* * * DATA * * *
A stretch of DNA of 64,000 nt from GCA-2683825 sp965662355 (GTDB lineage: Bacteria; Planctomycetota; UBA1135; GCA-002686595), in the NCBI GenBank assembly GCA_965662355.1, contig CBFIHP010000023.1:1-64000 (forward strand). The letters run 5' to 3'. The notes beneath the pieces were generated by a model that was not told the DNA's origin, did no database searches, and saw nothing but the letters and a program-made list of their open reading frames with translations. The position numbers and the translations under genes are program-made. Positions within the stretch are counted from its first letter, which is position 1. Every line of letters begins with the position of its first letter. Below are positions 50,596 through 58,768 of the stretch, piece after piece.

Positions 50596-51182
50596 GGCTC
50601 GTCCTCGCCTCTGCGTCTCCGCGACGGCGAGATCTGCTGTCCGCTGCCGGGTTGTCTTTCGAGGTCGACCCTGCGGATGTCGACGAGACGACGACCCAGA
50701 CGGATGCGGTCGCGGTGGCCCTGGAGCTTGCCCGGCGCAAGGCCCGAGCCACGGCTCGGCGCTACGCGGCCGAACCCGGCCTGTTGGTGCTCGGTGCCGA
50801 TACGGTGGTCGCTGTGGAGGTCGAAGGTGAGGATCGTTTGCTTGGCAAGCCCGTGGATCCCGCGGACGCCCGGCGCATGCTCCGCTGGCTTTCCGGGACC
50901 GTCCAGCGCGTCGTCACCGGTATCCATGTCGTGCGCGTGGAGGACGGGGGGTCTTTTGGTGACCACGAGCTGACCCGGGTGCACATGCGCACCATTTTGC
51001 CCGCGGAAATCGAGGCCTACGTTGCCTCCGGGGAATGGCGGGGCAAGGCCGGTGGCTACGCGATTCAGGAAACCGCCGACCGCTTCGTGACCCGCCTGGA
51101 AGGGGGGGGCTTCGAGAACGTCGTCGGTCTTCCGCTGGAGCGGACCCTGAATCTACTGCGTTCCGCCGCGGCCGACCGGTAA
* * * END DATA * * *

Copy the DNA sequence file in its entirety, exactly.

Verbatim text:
A stretch of DNA of 64,000 nt from GCA-2683825 sp965662355 (GTDB lineage: Bacteria; Planctomycetota; UBA1135; GCA-002686595), in the NCBI GenBank assembly GCA_965662355.1, contig CBFIHP010000023.1:1-64000 (forward strand). The letters run 5' to 3'. The notes beneath the pieces were generated by a model that was not told the DNA's origin, did no database searches, and saw nothing but the letters and a program-made list of their open reading frames with translations. The position numbers and the translations under genes are program-made. Positions within the stretch are counted from its first letter, which is position 1. Every line of letters begins with the position of its first letter. Below are positions 50,596 through 58,768 of the stretch, piece after piece.

Positions 50596-51182
50596 GGCTC
50601 GTCCTCGCCTCTGCGTCTCCGCGACGGCGAGATCTGCTGTCCGCTGCCGGGTTGTCTTTCGAGGTCGACCCTGCGGATGTCGACGAGACGACGACCCAGA
50701 CGGATGCGGTCGCGGTGGCCCTGGAGCTTGCCCGGCGCAAGGCCCGAGCCACGGCTCGGCGCTACGCGGCCGAACCCGGCCTGTTGGTGCTCGGTGCCGA
50801 TACGGTGGTCGCTGTGGAGGTCGAAGGTGAGGATCGTTTGCTTGGCAAGCCCGTGGATCCCGCGGACGCCCGGCGCATGCTCCGCTGGCTTTCCGGGACC
50901 GTCCAGCGCGTCGTCACCGGTATCCATGTCGTGCGCGTGGAGGACGGGGGGTCTTTTGGTGACCACGAGCTGACCCGGGTGCACATGCGCACCATTTTGC
51001 CCGCGGAAATCGAGGCCTACGTTGCCTCCGGGGAATGGCGGGGCAAGGCCGGTGGCTACGCGATTCAGGAAACCGCCGACCGCTTCGTGACCCGCCTGGA
51101 AGGGGGGGGCTTCGAGAACGTCGTCGGTCTTCCGCTGGAGCGGACCCTGAATCTACTGCGTTCCGCCGCGGCCGACCGGTAA